College News Collage: Financial Aid Loophole
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An expose from ProPublica late last month revealed that several wealthy parents in Chicago, Illinois, gave up guardianship of their teenagers to qualify them for federal, state, and university financial aid intended for low-income students. Though the story has sparked outrage, the practice is legal. ProPublica's reporter, Jodi Cohen, also gave an interview to NPR and later published an explanation of her research process.
Speaking of misrepresentation, U.S. News & World Report recently revised its 2019 list of the best colleges in the U.S. after five schools — the University of California, Berkeley, Scripps College, Mars Hill University, the University of North Carolina-Pembroke, and Johnson & Wales University — admitted to misreporting data. UC Berkeley was in the number two slot before the revision.
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The University of Florida also got into trouble when a policy change last year limited access to funding for "non-budgeted" student groups — largely conservative ones. The resultant lawsuit filed by the student group Young Americans for Freedom was settled last week, with the university agreeing to change the policy and pay $66,000 in legal damages.
Loans and Finances
Hefty University Fees Are Sending Some Grad Students to Food Banks
With increasing cuts to state funding for universities, some schools raised tuition to make up the difference, which has driven graduate students to social welfare programs like food banks.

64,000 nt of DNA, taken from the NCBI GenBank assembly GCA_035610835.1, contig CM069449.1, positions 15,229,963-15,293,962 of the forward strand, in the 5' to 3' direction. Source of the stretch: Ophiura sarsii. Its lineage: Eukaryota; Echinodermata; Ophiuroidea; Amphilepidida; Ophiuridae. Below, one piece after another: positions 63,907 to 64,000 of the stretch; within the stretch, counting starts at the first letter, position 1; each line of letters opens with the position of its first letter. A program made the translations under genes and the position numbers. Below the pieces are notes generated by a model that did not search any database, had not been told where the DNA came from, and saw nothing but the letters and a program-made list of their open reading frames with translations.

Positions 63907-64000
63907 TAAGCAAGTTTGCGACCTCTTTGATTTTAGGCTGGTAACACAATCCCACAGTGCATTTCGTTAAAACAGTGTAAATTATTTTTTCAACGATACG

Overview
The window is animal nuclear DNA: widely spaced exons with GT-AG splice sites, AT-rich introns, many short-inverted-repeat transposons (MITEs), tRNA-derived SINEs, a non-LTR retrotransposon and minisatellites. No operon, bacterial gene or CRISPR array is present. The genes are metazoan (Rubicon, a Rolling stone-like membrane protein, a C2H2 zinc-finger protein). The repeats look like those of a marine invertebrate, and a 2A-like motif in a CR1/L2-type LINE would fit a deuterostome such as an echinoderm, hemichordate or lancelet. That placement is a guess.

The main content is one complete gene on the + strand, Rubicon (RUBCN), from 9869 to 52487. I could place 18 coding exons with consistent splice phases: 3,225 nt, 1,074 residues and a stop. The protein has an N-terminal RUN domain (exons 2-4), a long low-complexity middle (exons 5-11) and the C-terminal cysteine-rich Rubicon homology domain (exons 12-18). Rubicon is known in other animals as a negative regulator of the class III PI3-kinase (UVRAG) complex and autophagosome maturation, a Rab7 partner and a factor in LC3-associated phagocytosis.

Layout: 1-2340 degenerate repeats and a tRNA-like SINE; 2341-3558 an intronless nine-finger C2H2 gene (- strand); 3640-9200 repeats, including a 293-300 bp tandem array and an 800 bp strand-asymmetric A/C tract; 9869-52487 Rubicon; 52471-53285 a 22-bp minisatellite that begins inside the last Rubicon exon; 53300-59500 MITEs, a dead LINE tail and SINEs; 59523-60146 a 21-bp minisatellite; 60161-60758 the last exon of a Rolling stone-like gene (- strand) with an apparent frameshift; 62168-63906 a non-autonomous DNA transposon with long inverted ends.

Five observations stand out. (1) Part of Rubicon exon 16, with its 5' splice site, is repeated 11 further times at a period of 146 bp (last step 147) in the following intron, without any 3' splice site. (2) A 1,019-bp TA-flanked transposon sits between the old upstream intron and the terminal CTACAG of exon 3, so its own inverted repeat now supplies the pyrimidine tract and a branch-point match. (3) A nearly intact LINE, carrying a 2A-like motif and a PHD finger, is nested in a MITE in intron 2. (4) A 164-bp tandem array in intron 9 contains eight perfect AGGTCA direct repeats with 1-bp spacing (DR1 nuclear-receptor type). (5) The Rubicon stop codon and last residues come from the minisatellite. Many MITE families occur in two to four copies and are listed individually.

College Closing? Here's How to Get Your Student Loans Forgiven
With several private colleges shutting their doors and other state universities under financial stress, students are wondering how to recoup losses if their chosen colleges go under. Forbes has some advice.
Want Student Loan Forgiveness? Avoid These Three Scams
Forbes can also help you avoid student loan forgiveness scams, which have become more prominent in recent years. For more about the student debt crisis, check out Mikael Mulugeta's exploration of the impact of limited student debt cancellation.
How Military Student Loan Forgiveness and Repayment Works
Students with military service backgrounds have a variety of funding options — most notably, the 9/11 and Montgomery GI Bills®. Here, Yahoo! Finance explores several military-specific loan forgiveness programs.
College Faculty Have Become More Racially and Ethnically Diverse, but Remain Far Less So Than Students
A new study from Pew Research Center revealed that diversity among college faculty has improved but not kept pace with their students. According to data from the National Center for Education Statistics, 76% of postsecondary faculty members in the U.S. in 2017 were white, compared to 55% of undergraduates.
College Presidents Prioritizing Student Mental Health
A new report from the American Council on Education summarizing interviews with U.S. university presidents found that mental health on campus is a top concern. About 42% of the surveyed presidents reported hearing about mental health issues on campus at least once a month, and 72% had increased university spending for mental health initiatives. For more about mental health challenges on campus, check out Samantha Solomon's BestColleges article on the need for better faculty training and Jessica Gold's piece on maintaining mental and physical health in college.
The University of Utah Will Require Professors to Share Safety Info After Four Students Were Killed in Two Years